President Barack Obama is convening a summit Wednesday on the threat of violent extremism just as the situation has gotten worse, with the Islamic State group metastasizing and European cities learning firsthand that extremism’s reach is not confined to the Middle East.
As the crises boils over in Yemen and Libya, Obama is asking Congress to take a tough vote backing his military plan to defeat ISIL extremists in Iraq and Syria. U.S. military action has so far proven the wrong tool to combat a robust social media and propaganda operation whose success at recruiting fighters and jihadists from western communities, including such U.S. cities as Denver and Chicago, has been alarmingly impressive.
“In just a very short period of time we’ve come a long way in terrorist organizations ability to communicate,” Homeland Security Secretary Jeh Johnson said Wednesday as he opened the second day of the three-day event. “They have the ability to reach into our communities and attempt to recruit and inspire individuals who may turn toward violence right here in the homeland.”
With that threat in mind, Obama is hoping to concentrate the world’s attention on the need to combat the underlying ideologies that entice otherwise modern individuals, including many disaffected youth, to behead a non-believer, kidnap a schoolgirl or shoot up a synagogue. During the three-day conference, Obama is working to highlight local models for preventing radicalization that could be replicated in other communities.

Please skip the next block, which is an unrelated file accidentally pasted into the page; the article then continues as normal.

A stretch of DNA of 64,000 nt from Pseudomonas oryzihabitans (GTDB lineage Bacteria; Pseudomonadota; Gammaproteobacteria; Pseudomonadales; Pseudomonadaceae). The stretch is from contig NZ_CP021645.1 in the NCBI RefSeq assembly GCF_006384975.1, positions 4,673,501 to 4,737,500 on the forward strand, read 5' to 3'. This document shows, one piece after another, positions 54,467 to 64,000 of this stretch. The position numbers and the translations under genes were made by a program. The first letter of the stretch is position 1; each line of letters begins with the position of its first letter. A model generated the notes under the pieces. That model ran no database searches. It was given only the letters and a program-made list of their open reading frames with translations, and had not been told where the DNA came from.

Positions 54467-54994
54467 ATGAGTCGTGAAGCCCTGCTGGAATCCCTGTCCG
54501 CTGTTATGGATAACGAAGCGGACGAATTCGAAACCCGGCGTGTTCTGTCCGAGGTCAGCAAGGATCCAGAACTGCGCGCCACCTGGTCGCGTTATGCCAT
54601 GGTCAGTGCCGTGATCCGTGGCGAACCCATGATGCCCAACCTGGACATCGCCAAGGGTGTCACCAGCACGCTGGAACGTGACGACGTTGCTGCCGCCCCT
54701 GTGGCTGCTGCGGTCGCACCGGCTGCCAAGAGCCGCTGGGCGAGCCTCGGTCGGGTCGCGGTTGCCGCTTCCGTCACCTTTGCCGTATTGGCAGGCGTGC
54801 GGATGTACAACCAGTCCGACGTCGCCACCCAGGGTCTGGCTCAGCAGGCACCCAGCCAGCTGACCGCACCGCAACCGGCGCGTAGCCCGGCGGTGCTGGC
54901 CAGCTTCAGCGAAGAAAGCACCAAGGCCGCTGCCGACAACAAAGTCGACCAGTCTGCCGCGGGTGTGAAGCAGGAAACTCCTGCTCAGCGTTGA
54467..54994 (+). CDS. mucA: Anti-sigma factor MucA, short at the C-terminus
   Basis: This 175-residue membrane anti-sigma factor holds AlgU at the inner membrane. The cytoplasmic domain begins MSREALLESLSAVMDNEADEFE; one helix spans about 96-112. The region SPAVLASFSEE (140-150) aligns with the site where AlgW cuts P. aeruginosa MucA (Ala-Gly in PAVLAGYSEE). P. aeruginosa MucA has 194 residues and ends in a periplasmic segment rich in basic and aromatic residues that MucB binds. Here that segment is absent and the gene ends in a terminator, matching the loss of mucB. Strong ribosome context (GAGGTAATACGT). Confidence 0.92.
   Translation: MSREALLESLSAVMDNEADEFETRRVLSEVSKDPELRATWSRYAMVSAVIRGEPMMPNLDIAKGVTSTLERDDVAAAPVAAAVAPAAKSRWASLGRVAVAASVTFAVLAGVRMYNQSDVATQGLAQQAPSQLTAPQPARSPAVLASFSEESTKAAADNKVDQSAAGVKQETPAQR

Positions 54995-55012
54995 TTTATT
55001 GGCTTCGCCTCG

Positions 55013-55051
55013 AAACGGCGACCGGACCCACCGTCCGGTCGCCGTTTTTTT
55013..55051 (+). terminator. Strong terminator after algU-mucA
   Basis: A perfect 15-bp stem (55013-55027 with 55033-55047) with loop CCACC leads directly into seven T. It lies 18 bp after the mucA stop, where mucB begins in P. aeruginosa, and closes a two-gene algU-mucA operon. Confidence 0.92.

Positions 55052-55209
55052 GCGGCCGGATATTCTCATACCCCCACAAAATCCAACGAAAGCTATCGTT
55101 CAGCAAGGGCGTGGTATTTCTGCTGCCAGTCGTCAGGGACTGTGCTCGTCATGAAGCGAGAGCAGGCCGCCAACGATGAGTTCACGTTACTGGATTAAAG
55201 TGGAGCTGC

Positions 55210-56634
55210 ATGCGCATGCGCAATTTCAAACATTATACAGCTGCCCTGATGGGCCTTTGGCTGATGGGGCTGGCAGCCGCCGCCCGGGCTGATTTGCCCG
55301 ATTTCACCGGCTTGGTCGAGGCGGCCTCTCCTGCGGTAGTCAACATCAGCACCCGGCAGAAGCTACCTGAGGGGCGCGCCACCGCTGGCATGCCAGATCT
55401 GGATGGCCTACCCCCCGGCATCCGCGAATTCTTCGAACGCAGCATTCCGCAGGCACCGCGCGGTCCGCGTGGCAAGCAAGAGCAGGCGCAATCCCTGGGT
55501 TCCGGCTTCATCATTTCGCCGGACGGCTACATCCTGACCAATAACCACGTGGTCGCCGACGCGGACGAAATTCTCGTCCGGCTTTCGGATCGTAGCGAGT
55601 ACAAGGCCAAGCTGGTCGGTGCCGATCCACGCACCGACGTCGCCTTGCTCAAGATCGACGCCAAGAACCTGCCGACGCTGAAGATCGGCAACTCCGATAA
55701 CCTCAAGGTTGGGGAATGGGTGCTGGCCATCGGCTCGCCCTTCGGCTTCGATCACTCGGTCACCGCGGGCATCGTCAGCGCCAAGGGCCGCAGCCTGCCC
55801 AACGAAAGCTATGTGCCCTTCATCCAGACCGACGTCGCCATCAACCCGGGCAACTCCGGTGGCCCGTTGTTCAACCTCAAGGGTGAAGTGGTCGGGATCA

This story is compiled with information from The Associated Press.
Scott Bates of the Center for National Policy discusses how to prevent extremism
CCTV America interviewed Scott Bates, president of Center for national Policy.
Scott Bates of Center for National Policy discusses how to prevent extremismCCTV America interviewed Scott Bates, president of Center for national Policy.
Barrister Christine Duhaime discusses cutting off terrorism funding
CCTV America interviewed Christine Duhaime, barrister of Duhamie Law.
Barrister Christine Duhaime discusses cutting off terrorism fundingCCTV America interviewed Christine Duhaime, barrister of Duhamie Law.
Former Assistant Secretary at the U.S. Department of Homeland Security discusses ISIL’s spread into Libya
CCTV America also spoke with Douglas Smith, former assistant secretary at the U.S. Department of Homeland Security.